Researchers at Dartmouth University surveyed almost 300 pharmacies in the Bronx, New York, where 44 percent of the population speaks Spanish.
About three quarters of pharmacies there provide medicine labels in Spanish to customers who need them. Most of those pharmacies use computers to translate labels.
According to the researchers' findings, half of the labels contained serious mistakes including incomplete translations and crucial spelling or grammatical errors.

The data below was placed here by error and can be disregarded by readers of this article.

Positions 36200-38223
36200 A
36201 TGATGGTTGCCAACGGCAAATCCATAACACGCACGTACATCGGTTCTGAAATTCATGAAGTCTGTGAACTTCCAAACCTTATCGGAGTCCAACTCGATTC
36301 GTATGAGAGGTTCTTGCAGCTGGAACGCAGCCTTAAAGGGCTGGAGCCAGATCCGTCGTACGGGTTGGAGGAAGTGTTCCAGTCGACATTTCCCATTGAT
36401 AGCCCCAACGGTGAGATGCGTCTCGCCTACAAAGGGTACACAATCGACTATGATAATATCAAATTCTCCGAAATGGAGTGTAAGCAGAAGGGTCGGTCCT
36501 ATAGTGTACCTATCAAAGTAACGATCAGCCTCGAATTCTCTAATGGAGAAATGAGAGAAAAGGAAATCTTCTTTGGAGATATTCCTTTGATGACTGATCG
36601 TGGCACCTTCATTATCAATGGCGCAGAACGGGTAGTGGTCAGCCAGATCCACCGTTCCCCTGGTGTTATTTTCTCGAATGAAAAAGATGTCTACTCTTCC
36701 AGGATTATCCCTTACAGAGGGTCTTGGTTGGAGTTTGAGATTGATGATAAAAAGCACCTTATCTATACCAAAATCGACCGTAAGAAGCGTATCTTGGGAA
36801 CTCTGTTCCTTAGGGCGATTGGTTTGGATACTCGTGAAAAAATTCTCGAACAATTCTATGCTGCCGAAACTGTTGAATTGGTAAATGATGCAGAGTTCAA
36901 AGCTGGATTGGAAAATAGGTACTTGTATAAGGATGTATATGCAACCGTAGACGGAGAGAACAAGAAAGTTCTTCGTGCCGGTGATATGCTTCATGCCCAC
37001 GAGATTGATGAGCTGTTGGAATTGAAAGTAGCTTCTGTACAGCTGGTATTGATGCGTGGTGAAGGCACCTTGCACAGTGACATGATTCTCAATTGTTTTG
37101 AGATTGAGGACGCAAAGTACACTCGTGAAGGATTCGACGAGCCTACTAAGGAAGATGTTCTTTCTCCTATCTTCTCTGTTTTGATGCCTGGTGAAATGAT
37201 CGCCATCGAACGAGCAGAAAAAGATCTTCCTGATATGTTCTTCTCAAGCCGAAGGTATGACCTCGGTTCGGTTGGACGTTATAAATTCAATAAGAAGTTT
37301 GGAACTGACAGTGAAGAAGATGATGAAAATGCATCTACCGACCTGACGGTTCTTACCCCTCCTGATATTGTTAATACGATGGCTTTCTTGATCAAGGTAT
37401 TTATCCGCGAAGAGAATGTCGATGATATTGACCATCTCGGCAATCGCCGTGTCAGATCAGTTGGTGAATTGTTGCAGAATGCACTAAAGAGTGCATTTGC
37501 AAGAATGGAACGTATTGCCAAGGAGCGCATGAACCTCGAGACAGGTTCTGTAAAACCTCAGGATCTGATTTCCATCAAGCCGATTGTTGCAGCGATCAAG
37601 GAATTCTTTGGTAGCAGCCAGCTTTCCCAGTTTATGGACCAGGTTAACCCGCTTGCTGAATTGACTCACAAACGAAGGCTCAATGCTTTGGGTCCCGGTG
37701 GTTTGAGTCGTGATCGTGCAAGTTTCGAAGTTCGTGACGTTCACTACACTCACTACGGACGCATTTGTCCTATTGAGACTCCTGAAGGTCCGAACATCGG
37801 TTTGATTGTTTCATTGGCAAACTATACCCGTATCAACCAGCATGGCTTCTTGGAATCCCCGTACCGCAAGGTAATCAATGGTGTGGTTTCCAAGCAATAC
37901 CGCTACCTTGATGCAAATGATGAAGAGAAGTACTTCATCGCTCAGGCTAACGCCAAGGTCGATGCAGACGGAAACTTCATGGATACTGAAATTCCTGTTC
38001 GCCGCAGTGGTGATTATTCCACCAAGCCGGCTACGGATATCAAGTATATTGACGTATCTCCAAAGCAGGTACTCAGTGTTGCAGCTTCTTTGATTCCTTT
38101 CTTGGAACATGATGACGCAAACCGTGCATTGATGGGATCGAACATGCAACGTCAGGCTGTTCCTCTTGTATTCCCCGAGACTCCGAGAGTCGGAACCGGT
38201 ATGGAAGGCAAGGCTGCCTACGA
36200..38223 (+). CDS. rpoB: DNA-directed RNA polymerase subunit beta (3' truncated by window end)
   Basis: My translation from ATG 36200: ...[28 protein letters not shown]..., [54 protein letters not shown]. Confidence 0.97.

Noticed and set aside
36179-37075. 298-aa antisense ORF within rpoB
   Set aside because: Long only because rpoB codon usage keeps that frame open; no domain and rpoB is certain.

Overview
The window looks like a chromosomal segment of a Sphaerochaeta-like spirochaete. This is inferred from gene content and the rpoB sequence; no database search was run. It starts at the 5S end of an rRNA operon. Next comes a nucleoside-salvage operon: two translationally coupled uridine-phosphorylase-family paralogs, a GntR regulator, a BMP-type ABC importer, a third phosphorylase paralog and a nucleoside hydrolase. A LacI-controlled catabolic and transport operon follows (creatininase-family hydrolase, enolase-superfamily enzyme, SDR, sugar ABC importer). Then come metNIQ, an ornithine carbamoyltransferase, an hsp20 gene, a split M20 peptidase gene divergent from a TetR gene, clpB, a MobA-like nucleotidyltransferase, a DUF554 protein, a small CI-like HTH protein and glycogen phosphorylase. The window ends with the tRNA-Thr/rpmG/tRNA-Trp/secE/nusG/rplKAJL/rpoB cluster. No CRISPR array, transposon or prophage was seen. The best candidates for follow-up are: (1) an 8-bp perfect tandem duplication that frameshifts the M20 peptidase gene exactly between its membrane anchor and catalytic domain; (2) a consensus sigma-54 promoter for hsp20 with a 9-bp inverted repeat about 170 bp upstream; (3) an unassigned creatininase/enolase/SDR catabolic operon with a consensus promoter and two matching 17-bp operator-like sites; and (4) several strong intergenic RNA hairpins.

In one case, a Spanish-speaking man who was supposed to take his two blood pressure medications once a day took 11 pills of each instead because the word "once" in English means "11" in Spanish.
Doctors hope computer translation programs will be improved, and stress that medical professionals should always check the work of computers.